Sleeping Giants, by Sylvain Neuvel

Sleeping GiantsAfter our previous dispiriting road trip audiobook, Scott and I were in the mood for something a little more engaging. Sleeping Giants came highly recommended by my bookish bestie and so I was thrilled when it came in on Overdrive just before our trip back to Florida. And I’ll tell you this: it is a GREAT road trip listen.

It’s a great audiobook primarily because of the style — like World War Z before it, it’s written as an oral history and narrated by a full cast, bringing some much-appreciated variety to the audio. Here I have to admit that I didn’t terribly much like the main, unnamed narrator and his awkward speech style, but in service of the story I was willing to put up with it.

And what a story it is. It starts with a girl who falls into a hole and lands on a giant hand, as one does, and then that girl grows up and studies physics and ends up, coincidentally (or is it?), on a team studying said giant hand. Soon enough, another giant body part shows up and the military gets involved, and then the unnamed narrator and his shadowy organization get involved and it becomes a whole big thing, looking for giant body parts and figuring out how they fit together.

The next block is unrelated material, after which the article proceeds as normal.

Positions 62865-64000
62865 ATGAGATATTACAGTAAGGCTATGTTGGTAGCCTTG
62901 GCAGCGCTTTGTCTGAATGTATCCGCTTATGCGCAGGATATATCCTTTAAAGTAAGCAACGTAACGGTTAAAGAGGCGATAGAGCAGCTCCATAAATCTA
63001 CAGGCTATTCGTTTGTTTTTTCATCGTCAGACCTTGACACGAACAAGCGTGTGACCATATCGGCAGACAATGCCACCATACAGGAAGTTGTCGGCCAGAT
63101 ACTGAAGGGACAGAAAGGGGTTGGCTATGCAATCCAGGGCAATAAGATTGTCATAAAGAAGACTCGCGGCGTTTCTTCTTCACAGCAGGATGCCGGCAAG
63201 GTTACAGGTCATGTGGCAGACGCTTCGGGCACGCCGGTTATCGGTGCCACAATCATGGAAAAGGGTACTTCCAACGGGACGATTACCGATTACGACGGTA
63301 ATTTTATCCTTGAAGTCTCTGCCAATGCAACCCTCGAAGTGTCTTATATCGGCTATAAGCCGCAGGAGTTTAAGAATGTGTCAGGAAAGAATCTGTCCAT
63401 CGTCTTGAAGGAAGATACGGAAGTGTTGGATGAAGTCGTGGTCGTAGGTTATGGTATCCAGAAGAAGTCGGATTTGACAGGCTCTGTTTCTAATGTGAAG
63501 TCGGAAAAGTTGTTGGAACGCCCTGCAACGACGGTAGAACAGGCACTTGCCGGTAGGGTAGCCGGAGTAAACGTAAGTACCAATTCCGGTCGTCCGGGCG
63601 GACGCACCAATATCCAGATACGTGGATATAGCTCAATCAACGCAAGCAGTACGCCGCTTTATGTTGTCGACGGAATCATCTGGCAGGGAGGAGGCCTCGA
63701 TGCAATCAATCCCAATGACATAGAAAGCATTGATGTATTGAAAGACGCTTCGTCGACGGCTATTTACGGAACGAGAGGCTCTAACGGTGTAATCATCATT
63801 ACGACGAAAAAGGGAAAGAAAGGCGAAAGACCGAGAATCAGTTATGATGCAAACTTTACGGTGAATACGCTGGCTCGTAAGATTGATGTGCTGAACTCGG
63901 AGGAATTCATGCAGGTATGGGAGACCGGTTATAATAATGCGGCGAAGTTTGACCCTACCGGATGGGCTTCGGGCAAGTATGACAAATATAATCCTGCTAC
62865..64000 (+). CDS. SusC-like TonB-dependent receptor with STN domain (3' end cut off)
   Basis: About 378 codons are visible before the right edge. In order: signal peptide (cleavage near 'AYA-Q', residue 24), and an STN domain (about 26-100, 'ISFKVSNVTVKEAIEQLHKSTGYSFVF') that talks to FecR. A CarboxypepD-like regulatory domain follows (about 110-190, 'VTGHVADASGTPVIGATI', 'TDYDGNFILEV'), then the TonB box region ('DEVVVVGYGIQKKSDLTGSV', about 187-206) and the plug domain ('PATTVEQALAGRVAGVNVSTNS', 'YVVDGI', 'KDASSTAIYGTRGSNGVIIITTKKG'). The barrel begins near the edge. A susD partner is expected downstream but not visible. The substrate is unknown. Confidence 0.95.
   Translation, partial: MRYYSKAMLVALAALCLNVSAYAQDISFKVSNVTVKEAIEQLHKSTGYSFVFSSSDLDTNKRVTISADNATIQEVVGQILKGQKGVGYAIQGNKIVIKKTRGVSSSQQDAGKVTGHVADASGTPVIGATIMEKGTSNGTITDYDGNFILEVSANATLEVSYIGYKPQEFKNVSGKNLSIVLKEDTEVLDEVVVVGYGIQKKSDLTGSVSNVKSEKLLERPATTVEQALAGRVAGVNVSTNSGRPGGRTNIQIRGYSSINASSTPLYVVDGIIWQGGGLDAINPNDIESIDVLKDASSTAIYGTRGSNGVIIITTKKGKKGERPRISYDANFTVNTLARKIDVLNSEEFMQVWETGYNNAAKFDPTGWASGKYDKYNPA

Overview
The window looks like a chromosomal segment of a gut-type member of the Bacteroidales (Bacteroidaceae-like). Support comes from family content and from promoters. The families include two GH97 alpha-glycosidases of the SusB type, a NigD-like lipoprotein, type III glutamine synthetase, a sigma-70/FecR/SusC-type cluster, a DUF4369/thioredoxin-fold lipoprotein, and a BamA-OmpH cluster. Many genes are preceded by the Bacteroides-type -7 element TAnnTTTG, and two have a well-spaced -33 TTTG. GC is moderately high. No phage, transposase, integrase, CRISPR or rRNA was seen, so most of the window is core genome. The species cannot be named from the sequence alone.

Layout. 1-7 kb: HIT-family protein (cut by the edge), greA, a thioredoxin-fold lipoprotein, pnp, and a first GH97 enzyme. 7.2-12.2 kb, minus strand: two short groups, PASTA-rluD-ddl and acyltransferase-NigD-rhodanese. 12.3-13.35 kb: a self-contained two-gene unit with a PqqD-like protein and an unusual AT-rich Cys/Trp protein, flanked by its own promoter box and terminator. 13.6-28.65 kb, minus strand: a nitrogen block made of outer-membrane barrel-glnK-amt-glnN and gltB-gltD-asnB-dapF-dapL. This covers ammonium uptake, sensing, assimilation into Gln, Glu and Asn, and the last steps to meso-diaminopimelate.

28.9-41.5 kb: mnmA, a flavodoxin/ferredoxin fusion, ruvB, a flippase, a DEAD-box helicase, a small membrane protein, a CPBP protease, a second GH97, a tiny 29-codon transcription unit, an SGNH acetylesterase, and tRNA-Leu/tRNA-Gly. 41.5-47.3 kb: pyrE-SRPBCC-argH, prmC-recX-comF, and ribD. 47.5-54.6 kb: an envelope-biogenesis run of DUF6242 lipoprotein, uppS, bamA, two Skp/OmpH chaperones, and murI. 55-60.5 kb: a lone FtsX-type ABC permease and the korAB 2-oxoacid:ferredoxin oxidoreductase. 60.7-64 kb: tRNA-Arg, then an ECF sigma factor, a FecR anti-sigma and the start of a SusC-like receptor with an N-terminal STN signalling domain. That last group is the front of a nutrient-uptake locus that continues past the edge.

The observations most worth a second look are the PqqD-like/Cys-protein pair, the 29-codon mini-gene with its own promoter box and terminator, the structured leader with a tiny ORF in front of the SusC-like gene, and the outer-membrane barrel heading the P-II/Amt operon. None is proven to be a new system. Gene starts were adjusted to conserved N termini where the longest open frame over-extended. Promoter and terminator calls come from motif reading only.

That’s the big story; the small story is the team that’s working on this body part rescue mission and how they interact with each other. There’s some predictable and predictably sexist love triangle crap, but there’s also a lot of legitimately interesting interactions between the team members.

But let’s be real, the big story is more interesting. Giant body parts! Shadowy organizations! Aliens?! Mutually assured destruction! It is completely crazypants bonkers and delightful. And then, spoilers, there’s a fascinating cliffhanger ending that had better mean there’s another book coming.

Other reviews I’ve seen of this book compare it to World War Z, obviously, and then also The Martian, which I see a little less. I would place this more with The Three Body Problem for its big ideas and its ridiculous science.

It’s not a really good book, but it is really good brain candy and a great way to pass eight and a half hours in a car. If you’re in the market for action, adventure, and excitement, this ought to do the trick.

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